Since the Haco group took over the Polish lathe manufacturer FAT, Sinumerik CNC accomplished the evolution of the company. Ever since, FAT Haco can look back on 15 years of using Sinumerik. Gabriel Joye, managing director of FAT-Haco about the rise of Fat.
About 15 years ago, the Belgian Haco group of machine builders, who originally became famous for their sheet and woodworking machines, took over the Polish state-owned company FAT (Fabryka Automatow Tokarskich), a manufacturer of automatic lathes. Originally, FAT focussed on manufacturing lathes, teach-in lathes and slant bed lathes. By now, they have about 200 employees and are evolving towards larger and more complex machines – like turning centers.Turning centers can be used for milling, drilling, tapping, grinding and so on – all in addition to turning.
”In other words, one can produce completely finished items, all one the same machine,“ Gabriel Joye, managing director of FAT Haco, explains."Initially, the management saw opportunities in simply mechanically upgrading the existing range of machining possibilities of the company – but in the end, we decided to expand the production of lathes,“ says Joye.
"Under the former Polish regime, economic activity was regulated strictly – which means that only a limited number of manufacturers was allowed to manufacture lathes. And if so, then only in a specific basic segment. FAT, for example, was only allowed to manufacture lathes with a swing of 560 and 630. After the fall of the former regime, quite a number of Polish companies – including FAT – have been privatized step-by-step. ”And after this privatization, we finally have been able to expand the production of conventional lathes to teach-in lathes and bigger sizes and ranges,“ Joye states.
FAT possessed the expertise and the technology, at least as far as conventional machines were concerned. What they needed, however, was to establish computerized numerical control machines. ”Since we took the step to CNC, we decided to use Sinumerik – and this is how the cooperation with Siemens Belgium came about,“ Joye continues.
"Besides, there aren’t so many other manufacturers of control systems. And since Siemens is well-established in Western Europe, where our intended market was mainly located, the decision was soon made. Other reasons for the cooperation with Siemens have been the good service infrastructure in Western Europe as well as their general expertise of CNC systems. And once the decision was made, all of their machines have been fitted with Sinumerik controls. Recently, the integration of the 1,000th Sinumerik CNC in the 1,000th FAT machine was celebrated.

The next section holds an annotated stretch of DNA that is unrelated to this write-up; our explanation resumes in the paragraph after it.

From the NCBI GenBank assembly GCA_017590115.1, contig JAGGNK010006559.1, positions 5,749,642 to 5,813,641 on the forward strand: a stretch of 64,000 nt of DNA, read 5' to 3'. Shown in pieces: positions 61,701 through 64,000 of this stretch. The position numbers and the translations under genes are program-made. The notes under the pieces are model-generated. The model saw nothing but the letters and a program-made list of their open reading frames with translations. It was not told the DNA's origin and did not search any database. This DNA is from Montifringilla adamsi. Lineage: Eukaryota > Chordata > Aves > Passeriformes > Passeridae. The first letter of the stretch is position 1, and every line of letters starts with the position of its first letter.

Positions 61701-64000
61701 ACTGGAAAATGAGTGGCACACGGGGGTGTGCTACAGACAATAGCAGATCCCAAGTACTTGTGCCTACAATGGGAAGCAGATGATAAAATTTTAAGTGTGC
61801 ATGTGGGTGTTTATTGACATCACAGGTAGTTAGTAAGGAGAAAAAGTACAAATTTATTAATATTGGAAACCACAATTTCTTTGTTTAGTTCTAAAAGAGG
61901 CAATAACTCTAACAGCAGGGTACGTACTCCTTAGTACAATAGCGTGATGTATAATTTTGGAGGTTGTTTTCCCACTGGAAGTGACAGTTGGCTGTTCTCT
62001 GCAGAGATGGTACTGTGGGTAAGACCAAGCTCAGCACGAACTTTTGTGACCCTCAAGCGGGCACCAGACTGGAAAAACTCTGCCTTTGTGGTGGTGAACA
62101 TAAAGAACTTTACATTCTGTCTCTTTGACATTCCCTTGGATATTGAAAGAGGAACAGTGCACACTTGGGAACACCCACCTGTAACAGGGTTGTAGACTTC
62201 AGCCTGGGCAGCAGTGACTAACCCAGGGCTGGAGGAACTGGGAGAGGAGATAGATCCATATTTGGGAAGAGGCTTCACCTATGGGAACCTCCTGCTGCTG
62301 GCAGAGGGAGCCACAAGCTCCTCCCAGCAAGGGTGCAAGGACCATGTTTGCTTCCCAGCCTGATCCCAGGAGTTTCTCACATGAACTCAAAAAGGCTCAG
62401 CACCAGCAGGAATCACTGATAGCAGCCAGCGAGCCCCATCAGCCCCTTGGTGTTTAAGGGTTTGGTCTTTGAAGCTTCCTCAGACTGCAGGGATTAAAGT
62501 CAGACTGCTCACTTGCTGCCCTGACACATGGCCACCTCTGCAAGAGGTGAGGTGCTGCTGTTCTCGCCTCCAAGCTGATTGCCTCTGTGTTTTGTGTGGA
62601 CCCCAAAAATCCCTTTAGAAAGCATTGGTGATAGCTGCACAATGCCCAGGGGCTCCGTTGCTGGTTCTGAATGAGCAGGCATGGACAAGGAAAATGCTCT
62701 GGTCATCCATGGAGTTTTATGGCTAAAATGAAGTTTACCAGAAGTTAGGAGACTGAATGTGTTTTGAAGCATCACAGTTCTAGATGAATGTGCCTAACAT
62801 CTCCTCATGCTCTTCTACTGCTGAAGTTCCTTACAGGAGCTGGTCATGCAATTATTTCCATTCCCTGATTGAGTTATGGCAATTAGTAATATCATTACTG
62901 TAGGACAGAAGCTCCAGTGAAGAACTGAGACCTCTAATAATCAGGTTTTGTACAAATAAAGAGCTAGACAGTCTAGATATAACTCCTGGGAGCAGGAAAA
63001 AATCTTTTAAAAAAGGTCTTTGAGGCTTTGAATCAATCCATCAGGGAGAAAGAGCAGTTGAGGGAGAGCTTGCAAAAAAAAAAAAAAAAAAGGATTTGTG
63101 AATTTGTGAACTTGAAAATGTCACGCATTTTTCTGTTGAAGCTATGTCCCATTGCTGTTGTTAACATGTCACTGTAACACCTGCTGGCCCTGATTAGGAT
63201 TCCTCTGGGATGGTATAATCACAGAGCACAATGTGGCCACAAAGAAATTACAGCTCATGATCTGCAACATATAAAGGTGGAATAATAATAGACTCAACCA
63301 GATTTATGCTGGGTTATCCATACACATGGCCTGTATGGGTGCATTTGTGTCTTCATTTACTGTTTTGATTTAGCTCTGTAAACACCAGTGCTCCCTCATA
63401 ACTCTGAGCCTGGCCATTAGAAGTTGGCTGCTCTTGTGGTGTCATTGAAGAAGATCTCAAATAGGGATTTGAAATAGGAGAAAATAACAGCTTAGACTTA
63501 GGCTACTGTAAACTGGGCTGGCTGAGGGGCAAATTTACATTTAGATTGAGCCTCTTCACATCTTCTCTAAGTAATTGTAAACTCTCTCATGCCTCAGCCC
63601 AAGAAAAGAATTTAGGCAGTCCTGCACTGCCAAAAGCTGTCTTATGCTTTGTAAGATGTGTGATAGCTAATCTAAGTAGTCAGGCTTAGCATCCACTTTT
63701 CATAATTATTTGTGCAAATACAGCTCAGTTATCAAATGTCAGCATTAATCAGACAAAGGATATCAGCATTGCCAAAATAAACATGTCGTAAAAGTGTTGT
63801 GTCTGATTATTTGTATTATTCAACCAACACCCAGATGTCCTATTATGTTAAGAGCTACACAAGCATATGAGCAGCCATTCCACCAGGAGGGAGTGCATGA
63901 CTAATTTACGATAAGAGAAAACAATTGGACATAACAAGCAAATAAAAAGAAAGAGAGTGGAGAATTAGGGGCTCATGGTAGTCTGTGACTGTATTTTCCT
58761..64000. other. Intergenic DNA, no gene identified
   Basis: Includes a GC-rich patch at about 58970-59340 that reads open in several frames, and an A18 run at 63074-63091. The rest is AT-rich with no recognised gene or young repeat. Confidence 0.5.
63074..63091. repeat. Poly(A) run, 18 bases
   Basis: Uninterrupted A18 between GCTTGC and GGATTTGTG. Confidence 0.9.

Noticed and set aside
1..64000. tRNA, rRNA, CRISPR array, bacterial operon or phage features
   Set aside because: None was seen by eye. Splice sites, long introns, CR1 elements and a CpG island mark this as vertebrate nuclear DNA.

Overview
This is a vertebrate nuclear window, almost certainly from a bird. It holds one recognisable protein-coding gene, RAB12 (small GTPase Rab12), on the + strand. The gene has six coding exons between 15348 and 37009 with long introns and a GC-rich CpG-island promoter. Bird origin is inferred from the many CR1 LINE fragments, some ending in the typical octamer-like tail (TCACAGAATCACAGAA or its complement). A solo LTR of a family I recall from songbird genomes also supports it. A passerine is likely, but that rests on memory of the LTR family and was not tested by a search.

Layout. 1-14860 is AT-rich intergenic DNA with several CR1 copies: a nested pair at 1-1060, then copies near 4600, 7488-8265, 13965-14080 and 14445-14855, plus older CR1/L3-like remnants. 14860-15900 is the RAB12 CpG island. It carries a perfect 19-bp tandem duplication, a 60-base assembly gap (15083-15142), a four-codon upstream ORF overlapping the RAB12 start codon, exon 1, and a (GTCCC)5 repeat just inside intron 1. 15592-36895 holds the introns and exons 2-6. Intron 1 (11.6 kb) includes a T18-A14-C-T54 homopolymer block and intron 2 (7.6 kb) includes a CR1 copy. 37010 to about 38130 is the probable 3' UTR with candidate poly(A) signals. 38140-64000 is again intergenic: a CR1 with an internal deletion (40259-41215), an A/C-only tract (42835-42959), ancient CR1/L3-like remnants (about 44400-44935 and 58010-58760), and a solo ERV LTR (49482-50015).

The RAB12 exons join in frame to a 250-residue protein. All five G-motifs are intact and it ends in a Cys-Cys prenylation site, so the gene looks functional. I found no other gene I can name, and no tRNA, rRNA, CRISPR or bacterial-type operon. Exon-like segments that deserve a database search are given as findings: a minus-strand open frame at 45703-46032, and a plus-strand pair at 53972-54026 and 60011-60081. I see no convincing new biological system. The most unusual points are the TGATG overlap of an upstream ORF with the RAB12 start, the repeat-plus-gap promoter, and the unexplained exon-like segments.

Last, but not least, Siemens Belgium was recently approved by the Siemens head office as ”Competence Center for Retrofit for Central Europe,“ which also qualified them for the FAT project. ”All of these points played a prominent role with regard to our decision,“ says Joye.
”By now, the cooperation between Siemens and FAT has grown from a pure customer/supplier relationship into a full-fledged industrial partnership,“ Thierry Van Eeckhout, Siemens Belgium, confirms. "Six machines in the company’s machine park have already been retrofitted so far. During these initial retrofits we still took full responsibility for the project, but experts from FAT, however, are now able to carry out the complete electrical retrofit by themselves – which means that we can limit our involvement to supporting specific functions,“Van Eeckhout continues.
"During the FAT relaunch, the machine stock was up-graded with finishing machines and with exisiting machines from other plants of the Haco group. A high-precision spindle grinder was also acquired. "Currently we are building 14 to 15 machines per month on average."
"The sales markets for our standard machines include the automotive, aviation, hydraulics and agricultural machines sectors. We are, however, fully committed to building larger and more complex machines,“ Joye reveals. "Larger machines because there is less competition, complex machines because they offer more possibilities and have a larger capacity.“
At FAT Haco, everyone is pleased with the long-term use of Sinumerik: ”For our original intention – migrating from conventional lathes to teach-in lathes – the ManualTurn version was the best solution for us. But when we subsequently switched to CNC machines, we integrated ShopTurn – which is, in my point of view and with regard to its performance, the best version of Sinumerik. As part of the further expansion of our turning centers, we are planning to integrate ShopMill as well,“ Joye explains.
Michael Brückner, Director Business Development, Sinumerik High-End at Siemens, is also positive about the company’s development: ”End-users demand machines which are more accurate and incur lower logistical costs – a trend which FAT follows closely.“